Regional Reviews: Phoenix
The Sound of Music follows the story of postulant Maria as she serves as a governess for a naval captain's seven children in Austria once it seems a religious life isn't in her future. The Captain and Maria find themselves falling in love just as the Nazi regime is about to invade Austria.
Rodgers and Hammerstein's most famous show is an almost perfect musical, with the right balance of humorous scenes, joyful songs, and inspirational moments. It was actually their last collaboration together, as Hammerstein would die less than a year after the show opened on Broadway. For the film version that came after Hammerstein's death Rodgers composed one song, "Something Good," which has been incorporated into the touring production. With the exception of that one change, this version of the show appears to be the original 1959 script with the songs exactly as they were written for the original production, including those that were cut for the movie.
Director Jack O'Brien is to be commended for bringing a fresh take to this familiar story. His leads bring an impulsiveness to their characters that makes them seem real, honest and natural. His staging is fluid and almost cinematic at times as he expertly uses Douglas W. Schmidt's large and lush scenic design to paint some beautiful stage pictures and swiftly move us from one scene to the next. O'Brien also perfectly manages the many tasks required to ensure a rewarding production of this show that includes seven children, comedy, romance and drama, without letting the proceedings veer into schmaltz. Schmidt's smart design also includes some stunning backdrops that highlight the surrounding Alps while Jane Greenwood's costumes are flawless and Natasha Katz's evocative lighting provides some lush colors and hues, especially in one scene that evokes the many colors a sunset displays as it evolves into a nighttime sky.
Kerstin Anderson's Maria is both human and humorous. Anderson is stunning in her portrayal of the many layers of Maria. At first she is anxious and unsure of what her true calling is, then confused by the connection she finds herself having with the Captain, and yet at the same time finding simple joy in the time she spends with the children. Throughout, her every action is natural, with some of the most famous lines delivered in a way that makes them seem like they are being heard for the first time. Anderson has a superb singing voice which soars on many of the score's best known songs. As the Captain, Ben Davis is adept at showing how this stern man softens once Maria comes into his life. He has a stellar voice with deep and rich tones and he and Anderson form a passionate duo.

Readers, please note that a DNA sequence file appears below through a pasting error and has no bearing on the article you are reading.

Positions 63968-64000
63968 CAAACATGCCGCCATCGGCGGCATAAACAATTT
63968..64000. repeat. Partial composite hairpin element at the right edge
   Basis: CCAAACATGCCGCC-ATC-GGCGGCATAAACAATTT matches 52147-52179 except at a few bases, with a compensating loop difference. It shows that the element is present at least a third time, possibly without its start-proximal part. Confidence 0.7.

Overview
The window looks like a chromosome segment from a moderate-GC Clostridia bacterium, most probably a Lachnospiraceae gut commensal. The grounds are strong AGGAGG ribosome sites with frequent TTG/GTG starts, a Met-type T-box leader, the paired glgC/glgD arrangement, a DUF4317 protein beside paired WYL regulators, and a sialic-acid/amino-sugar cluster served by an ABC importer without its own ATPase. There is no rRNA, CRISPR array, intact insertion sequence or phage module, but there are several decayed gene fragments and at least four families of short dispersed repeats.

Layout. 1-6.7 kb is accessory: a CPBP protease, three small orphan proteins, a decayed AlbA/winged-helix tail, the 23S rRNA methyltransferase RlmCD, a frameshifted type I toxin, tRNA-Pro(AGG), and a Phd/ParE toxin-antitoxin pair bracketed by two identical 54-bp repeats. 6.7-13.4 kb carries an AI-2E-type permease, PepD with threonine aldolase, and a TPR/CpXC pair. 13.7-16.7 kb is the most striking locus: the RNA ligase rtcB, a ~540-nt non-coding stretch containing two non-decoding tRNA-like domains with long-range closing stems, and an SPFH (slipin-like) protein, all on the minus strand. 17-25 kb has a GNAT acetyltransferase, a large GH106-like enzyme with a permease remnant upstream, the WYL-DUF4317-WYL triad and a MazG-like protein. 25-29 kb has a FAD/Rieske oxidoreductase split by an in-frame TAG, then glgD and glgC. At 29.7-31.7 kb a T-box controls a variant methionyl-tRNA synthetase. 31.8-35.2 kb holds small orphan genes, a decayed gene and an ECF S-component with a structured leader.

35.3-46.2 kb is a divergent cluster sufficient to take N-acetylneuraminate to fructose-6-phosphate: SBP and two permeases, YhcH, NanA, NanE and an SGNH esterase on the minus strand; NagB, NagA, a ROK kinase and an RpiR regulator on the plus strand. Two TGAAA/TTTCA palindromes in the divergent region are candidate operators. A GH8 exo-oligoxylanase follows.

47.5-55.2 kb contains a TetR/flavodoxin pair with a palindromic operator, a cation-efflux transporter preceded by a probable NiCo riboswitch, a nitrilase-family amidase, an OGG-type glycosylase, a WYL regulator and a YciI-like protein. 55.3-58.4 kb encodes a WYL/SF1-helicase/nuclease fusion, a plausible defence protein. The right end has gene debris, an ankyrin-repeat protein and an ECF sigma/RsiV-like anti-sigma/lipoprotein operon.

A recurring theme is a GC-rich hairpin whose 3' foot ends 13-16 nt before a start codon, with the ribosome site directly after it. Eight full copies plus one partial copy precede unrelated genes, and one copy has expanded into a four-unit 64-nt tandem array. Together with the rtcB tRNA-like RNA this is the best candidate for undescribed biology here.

Melody Betts brings a realism and earthiness to Mother Abbess. Her warmth and strong personality nicely balance the strong and softer sides of this powerful woman, and her delivery of "Climb Every Mountain" soars. Good work is also done by Teri Hansen as Elsa, the woman the Captain is seeing when Maria first arrives to oversee the children, and Merwin Foard as Max, the Captain's friend. Foard adds some nice touches of humor in his scenes. Paige Silvester is the Captain's oldest daughter Liesl, and Austin Colby is Rolf the young man she is in love with. They share a sweet duet of "Sixteen Going on Seventeen."
The Sound of Music is a classic show. With a first rate cast and excellent direction that masterfully combine to instill a freshness into the familiar story, the national tour is an almost perfect production of one of the best loved musicals of all time.
The Sound of Music plays through October 23rd, 2016, at ASU Gammage located at 1200 S. Forest Avenue in Tempe. Tickets can be purchased at www.asugammage.com or by calling 480 965-3434. For more information on the tour, visit www.thesoundofmusicontour.com.
Book: Howard Lindsay And Russel Crouse
Maria Rainer Kerstin Anderson